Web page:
December 6, 2023

Rubio the Irrelevant



Today’s Events in Historical Perspective

America’s Longest-Running Column, Founded 1932

Rubio the Irrelevant

By Douglas Cohn and Eleanor Clift

WASHINGTON – The political career of Sen. Marco Rubio, R-Fla., is on the line. If he stays in the presidential race and loses his home state in next Tuesday’s Florida primary, it could mean career-over. If he drops out before then, he might hold on to a political future. Either way, the polls indicate he will not affect the race. But maybe the polls are wrong like they were in Michigan last week when they showed Sen. Bernie Sanders, D-Vt., far behind former Secretary of State Hillary Clinton, and Sanders pulled off an upset win. But if the polls are right, Rubio is about to get crushed by Donald Trump.

He’s not the first. The Donald likes to remind everyone that there were once 14 Republican candidates, and now the field is down to four. If Trump wins Florida and Ohio too, which also votes on Tuesday, he will be well on his way to locking up the GOP nomination.

Rubio is poised to become Trump’s next conquest, or victim, depending on which term you prefer. His fortunes cratered after he went after Trump in the most juvenile, sandbox language. Trump swatted him away, cutting Rubio down to size. When the results came in from the next round of states, all Rubio could muster was a win in Minnesota caucus voting, and in Puerto Rico.

Rubio vigorously denied rumors that he might drop out of the race before Tuesday’s vote in Florida, but it doesn’t matter. Unless he manages to pull off a Bernie-style last-minute upset that defies all the prediction, he can’t stop Trump by staying in the race, or by getting out of the race.

Republicans once thought they could stop Trump if the field against him coalesced, and they could get a one-on-one race with the billionaire New Yorker. That’s still the path to the nomination that Ted Cruz dreams about, and he has some claim to believing it might be true since he has actually won six states compared to Rubio’s two and John Kasich’s zero.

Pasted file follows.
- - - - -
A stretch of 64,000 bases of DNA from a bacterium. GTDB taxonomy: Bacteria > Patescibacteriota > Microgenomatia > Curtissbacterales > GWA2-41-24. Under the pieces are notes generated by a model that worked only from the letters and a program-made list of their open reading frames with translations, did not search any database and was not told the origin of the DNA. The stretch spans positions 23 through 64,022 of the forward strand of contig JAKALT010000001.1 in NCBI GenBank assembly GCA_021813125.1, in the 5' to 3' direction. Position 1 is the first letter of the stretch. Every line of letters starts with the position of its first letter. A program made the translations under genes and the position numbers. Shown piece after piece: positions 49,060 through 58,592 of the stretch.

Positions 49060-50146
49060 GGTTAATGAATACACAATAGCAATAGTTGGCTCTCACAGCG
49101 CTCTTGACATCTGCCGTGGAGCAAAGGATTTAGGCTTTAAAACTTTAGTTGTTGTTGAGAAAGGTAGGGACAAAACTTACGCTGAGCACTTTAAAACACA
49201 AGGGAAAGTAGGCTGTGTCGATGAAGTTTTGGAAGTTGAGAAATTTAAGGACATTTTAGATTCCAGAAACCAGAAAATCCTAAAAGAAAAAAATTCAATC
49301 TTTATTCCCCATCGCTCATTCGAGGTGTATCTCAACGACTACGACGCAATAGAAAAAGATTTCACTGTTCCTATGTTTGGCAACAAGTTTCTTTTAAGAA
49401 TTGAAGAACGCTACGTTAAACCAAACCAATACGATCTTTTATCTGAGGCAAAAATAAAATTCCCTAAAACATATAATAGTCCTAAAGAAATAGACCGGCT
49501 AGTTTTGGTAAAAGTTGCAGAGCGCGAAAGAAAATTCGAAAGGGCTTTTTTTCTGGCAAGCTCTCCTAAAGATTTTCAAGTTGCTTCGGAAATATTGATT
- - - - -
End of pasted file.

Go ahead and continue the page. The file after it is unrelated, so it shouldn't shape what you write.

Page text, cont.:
But earth to Ted, even if Rubio drops out, there’s no guarantee his votes would go to you. They might move to Trump. Everybody loves a winner, and there’s a bandwagon effect that begins to kick in if Trump continues to confound his critics by racking up more votes than his competitors.

The campaign so far has been soul crushing for the candidates. Every one of them with the possible exception of Ohio Governor Kasich has been taken apart and ridiculed. While Trump has been the instigator much of the time, he’s also taken lots of hits. As he pointed out in his victory speech Tuesday night in Florida, anti-Trump forces spent $38 million dollars in the previous week on negative ads saying “horrible, horrible things about me.”

Trump has high negatives, but then so does his likely opponent in the general election, Hillary Clinton. History tells us that when candidates have high negatives, more people stay home because they can’t stomach voting for either contender.

Democrats are confident that the stakes are so high in November, with the presidency, the Senate and the Supreme Court all up for grabs, that voters who don’t like Clinton will still show up for her at the polls. And Republicans may in the end overcome their resistance to Trump if he’s their guy because that’s how tribal politics works.

How Rubio fares in Florida on Tuesday is a test case of where the voters are, and whether they believe Rubio’s spiel that he is their vehicle to stop Trump. There are lots of reasons for Rubio’s failure to connect. One of them might be his dismissive attitude toward the Senate seat he won six years ago.

He was a Tea Party darling then, and he disappointed that wing of the party when he supported comprehensive immigration reform. Then he ran away from it, and that didn’t make anybody happy. The only thing we really knew about Rubio was his ambition. He was a man in a hurry. But after hitting one speed bump after another, he may be at the end of the road, at least for now.

          Douglas Cohn’s new book, “The President’s First Year: None Were Prepared, Some Never Learned – Why the Only School for Presidents Is the Presidency,” is available in book stores.

          Twitter @WMerryGoRound

© 2016 U.S. News Syndicate, Inc.

Distributed by U.S. News Syndicate, Inc.




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